The air scrubbers at Glacier Foot degrade more slowly than normal on account of the cold air. Fewer microbes. Still, I change them out every time I go up there. No telling how long before I come back. It's not exactly the most convenient stop on the route. Sometimes we skip it when fuel production yields are lower than expected. I never visit the light module. I figure I get enough of the dim sun on the road.

I had dim sum with this woman Kelly at Barometrics South. Bless her heart, she didn't know how to use chopsticks. Back in her bunk she was too eager. Maybe it was the soy sauce on her lips or maybe I'm just hung up like an antique phone, but my mind went to Nan all the same. She always took her time, like she was really trying to do it right, like she was tying the perfect ribbon on a present for a friend. I told Kelly I'd come back around the next time I'm on the MS-1. I told her I had a great time. I told her my name is Zack. Nan told me she was going out for import chocolate.

People say a lot of things they don't mean.

End Haiku

it is a great truth

that nothing lasts forever

now bow out with grace

Night Driving on Mars: Hydro Bar

There's very little danger to nodding off on the Martian highways. All the cars here have automated safety features. If you start running off the road, the autopilot will take over and drive you to the next stop. Sure, it's a little freaky to fall asleep going 100 KPH and wake up in the parking lot of Farpoint Shower Station, but it's better than driving off the lip of a canyon. That happened to me once (the shower station, not the canyon) and when I was still groggy I thought I was on a road trip. That's what it always feels like to fall asleep in a car and wake up safe in civilization. Like somebody else was driving and just let you get your rest. That day I wiped the drool off my chin and mumbled, "Nan? Where in blazes are we, Nan?" But she wasn't there. Hell, she was on the other side of the planet that day. Memory's a funny thing.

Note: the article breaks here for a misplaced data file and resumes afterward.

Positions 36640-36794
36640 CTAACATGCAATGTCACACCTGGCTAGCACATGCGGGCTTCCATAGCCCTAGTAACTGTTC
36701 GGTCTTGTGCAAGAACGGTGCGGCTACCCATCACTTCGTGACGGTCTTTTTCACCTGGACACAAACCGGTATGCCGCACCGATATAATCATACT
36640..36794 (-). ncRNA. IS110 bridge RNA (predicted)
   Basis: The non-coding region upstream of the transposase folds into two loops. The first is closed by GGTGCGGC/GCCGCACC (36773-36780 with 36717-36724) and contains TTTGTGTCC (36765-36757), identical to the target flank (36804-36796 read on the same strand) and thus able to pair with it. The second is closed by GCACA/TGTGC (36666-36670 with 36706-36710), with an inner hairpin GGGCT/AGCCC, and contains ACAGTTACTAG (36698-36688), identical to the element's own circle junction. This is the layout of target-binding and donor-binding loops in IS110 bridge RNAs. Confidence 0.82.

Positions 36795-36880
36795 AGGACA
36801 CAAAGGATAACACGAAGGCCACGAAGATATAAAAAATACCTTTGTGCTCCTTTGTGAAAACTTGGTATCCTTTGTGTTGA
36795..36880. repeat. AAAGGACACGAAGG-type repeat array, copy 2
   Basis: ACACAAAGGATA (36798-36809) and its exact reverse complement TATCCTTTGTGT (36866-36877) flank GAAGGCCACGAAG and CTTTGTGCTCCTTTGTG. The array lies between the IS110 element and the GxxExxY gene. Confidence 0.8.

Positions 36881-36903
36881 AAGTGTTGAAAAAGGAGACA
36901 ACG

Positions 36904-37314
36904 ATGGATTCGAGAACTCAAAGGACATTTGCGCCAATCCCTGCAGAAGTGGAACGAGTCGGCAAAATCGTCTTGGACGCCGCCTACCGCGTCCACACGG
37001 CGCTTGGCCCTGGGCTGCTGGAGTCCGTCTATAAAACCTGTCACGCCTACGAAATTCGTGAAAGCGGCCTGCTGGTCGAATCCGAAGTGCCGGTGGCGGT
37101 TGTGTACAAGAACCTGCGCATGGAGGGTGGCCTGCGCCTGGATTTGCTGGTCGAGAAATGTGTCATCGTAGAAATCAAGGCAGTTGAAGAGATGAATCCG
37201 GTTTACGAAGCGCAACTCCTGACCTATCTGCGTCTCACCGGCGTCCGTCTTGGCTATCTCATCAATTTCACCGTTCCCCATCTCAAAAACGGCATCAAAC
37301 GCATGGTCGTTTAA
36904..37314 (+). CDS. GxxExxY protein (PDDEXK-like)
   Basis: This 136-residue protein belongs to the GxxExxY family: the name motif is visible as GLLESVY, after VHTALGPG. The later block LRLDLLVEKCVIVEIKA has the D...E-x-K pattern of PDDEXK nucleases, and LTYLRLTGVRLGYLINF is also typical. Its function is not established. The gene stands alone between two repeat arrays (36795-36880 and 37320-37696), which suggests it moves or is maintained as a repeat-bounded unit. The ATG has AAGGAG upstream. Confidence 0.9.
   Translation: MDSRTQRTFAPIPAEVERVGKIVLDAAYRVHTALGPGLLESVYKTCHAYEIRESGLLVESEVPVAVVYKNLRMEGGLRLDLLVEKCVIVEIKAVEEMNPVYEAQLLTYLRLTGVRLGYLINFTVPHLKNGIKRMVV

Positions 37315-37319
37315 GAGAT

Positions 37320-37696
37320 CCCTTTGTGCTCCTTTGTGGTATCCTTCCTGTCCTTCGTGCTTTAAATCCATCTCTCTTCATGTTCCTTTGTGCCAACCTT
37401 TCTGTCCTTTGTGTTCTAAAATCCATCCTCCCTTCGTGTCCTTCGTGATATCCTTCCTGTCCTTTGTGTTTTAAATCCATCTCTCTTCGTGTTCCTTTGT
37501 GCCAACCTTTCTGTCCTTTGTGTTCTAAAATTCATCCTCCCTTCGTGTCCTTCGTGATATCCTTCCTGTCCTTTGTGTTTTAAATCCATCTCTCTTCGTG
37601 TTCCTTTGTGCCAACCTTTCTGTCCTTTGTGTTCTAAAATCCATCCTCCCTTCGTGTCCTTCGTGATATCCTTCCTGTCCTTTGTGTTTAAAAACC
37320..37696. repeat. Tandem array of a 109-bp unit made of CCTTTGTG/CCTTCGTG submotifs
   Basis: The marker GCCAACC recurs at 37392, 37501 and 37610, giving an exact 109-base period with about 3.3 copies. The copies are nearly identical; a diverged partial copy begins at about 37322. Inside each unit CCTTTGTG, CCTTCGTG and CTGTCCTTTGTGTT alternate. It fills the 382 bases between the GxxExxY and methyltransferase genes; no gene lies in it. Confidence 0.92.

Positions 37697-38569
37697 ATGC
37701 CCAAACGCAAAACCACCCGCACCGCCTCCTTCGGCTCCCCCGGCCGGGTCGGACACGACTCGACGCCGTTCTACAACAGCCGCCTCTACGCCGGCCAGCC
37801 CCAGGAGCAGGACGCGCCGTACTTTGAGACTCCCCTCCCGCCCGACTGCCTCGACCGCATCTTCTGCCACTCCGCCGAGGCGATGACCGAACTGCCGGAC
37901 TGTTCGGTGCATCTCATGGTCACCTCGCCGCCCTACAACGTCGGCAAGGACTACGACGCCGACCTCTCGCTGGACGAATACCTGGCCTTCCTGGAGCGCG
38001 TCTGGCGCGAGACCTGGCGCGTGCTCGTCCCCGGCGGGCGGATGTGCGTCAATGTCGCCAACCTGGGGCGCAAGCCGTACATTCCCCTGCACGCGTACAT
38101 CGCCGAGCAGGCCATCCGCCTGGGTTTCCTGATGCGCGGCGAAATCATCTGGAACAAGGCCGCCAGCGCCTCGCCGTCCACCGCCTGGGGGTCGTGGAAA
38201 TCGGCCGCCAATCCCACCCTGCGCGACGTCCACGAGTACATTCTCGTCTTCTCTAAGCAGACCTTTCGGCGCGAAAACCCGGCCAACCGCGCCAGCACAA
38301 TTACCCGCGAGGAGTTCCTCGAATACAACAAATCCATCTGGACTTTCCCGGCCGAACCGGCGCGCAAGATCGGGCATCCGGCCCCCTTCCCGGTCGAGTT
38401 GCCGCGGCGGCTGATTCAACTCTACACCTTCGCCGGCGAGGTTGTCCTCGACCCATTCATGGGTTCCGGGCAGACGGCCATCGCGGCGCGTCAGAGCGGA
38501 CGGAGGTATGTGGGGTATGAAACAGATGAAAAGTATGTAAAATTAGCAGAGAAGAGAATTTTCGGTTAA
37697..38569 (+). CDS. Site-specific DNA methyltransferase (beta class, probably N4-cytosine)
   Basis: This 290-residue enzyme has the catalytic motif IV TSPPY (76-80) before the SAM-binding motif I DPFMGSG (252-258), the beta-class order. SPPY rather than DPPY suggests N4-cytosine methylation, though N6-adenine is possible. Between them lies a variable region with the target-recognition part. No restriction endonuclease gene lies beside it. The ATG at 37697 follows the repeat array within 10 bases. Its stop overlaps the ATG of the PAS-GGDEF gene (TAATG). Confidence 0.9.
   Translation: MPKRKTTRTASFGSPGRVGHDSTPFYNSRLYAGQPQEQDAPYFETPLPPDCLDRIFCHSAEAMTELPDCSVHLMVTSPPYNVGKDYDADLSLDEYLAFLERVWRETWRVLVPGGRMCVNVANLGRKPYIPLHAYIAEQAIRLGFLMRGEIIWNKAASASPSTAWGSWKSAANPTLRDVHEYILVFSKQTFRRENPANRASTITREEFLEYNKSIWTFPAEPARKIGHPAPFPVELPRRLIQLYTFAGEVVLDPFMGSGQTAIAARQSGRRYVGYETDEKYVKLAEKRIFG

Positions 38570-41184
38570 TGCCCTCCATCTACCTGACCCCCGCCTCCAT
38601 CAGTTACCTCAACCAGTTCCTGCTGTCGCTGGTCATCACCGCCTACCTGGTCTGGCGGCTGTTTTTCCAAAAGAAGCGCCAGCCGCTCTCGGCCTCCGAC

I always get nostalgic sitting at a hydro bar. Fresh vegetables are still so rare here that the hydroponics labs figured they'd take advantage of their luxury crops by selling them at a premium in swanky shops connected to their growing facilities. You just sidle up to the clean, blue bar and get a crisp salad or some fingerling potatoes. No booze, though. It's hard to find the stuff on Mars seeing as there aren't enough surplus crops to justify a still and no colony sponsor is like to change its policy on shipping bottles along with approved provisions. Every once in a while I've stumbled upon a colonist who has something decent tucked away for special occasions. Physicists drink like mad men, no joke. I once spent a whole night shooting the bull with a nerd at the propulsion center who had a small bar tucked away in a cabinet in his quarters. I couldn't keep up with guy and I'd be surprised if he weighed more than 98 pounds on Earth.

Here in the MW-1 hydro they have some of the best fruit on the planet. Cherries. Drive around in the red for long enough without a natural flavor on your tongue and something like an honest cherry tastes better than a kiss. A bowl full costs me half a week's wages, but that doesn't matter to me. Money on Mars is strange. The sponsor covers your quarters and for a guy like me the fuel stations don't even ask for credit. I just swipe a badge and the cost of H2 goes to a processing department on Earth. So, what am I supposed to do with my pay? There's no one to send it home to and I'm on the road most of the year. I don't even grocery shop when I'm back at the resident station. So, cherries. A whole bowl of 'em all to myself. By the time I spit out the last pit I feel like I'm high from all the fructose.

But there's no stopping for me, at least not for long. There are scrubbers at the solar array some 200 Km down the road that are long overdue for maintenance and maybe if I drive fast enough the memories won't keep catching up with me.

Oh, Nan. You were prettiest in that kitschy travel dorm that projected scenes of the ocean onto the wall. Ain't no ocean here. Not for a long time, anyway. And for a long time coming.

Pages